In Vietnam, the Ministry of Industry and Trade (MOIT) has submitted the revised draft of “National Power Plan for 2021-2030 and Achieving 2045 Targets (PDP8)” to the Office of the Prime Minister. The content of the revised draft is expected to help the Vietnamese government expedite its efforts to fulfill the pledge made at COP26 to phase out coal-fired generation by 2040 and achieve net-zero carbon emissions by 2050. This story was first reported by news outlets in Vietnam and around Southeast Asia on April 15.
MOIT has proposed the largest cut in greenhouse gases to date. To realize this, the ministry recommends a gradual transition to thermal power generation based on biofuels and biomass. Nevertheless, about 10.842GW of coal-fired generation projects that are in the planning or development stage will continue to be implemented. Furthermore, some foreign energy companies have already submitted BOT applications for power plants that burn fossil fuels. Regarding these projects, MOIT recommends that they will not be abandoned. But at the same time, they will have to become gas-fired power plants. As for gas-fired power plants being developed by domestic entities, MOIT recommends that they will be supplied by domestic sources of natural gas in order to improve the country’s energy self-sufficiency.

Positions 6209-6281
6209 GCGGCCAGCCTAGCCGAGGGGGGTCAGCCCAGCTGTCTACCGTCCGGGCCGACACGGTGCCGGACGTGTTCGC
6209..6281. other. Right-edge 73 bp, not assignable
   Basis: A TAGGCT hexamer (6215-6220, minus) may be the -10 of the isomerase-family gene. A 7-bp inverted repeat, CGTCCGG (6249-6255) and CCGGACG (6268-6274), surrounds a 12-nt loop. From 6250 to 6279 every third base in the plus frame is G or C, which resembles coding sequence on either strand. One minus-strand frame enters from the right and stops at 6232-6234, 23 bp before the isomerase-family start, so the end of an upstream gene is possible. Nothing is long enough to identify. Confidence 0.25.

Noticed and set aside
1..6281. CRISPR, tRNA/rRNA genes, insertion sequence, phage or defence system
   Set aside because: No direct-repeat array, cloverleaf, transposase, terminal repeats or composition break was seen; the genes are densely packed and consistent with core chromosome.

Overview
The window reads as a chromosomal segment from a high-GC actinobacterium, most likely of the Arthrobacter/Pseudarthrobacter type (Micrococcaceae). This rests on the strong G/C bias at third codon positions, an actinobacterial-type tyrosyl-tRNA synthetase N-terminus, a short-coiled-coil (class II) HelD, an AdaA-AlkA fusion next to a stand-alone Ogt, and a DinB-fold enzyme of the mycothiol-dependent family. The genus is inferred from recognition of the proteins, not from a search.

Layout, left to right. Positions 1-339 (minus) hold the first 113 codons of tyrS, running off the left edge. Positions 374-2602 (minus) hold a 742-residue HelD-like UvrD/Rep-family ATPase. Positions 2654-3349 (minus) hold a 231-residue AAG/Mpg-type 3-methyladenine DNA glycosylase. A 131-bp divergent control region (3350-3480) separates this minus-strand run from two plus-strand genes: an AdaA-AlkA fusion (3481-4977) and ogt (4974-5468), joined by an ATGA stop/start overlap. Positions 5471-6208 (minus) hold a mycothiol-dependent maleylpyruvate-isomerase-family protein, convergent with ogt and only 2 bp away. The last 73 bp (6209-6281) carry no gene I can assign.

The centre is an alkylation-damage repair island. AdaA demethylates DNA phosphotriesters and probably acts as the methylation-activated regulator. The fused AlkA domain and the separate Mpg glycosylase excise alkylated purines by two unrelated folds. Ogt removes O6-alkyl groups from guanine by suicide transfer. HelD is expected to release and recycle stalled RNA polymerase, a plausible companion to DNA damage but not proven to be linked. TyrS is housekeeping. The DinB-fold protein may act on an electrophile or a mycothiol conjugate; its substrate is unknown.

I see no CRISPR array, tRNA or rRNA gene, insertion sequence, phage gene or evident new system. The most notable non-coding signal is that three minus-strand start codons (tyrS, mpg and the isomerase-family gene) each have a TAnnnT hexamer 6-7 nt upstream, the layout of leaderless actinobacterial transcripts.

In addition to biofuels and biomass, PDP8 also mentions the development of PSH schemes, offshore wind farms, and PV arrays. In the case of PV arrays, they are suitable for directly supplying power to manufacturing enterprises.
An article published by Southeast Asia Globe on April 22 stated that the Vietnamese government is considering nuclear power plants. Due to climate change and recent geopolitical events, Vietnam is facing soaring energy costs and a looming energy shortage. Furthermore, the country’s energy demand is surging due to the rapid growth of its economy. Hence, nuclear power is an increasingly enticing option for filling the immediate energy supply gap. The same article also stated that Vietnam is the leader in Southeast Asia with respect to installed PV generation capacity, but the development of renewable projects in the country is rife with corruption. The government is trying to address this issue as it gradually rolls out PDP8.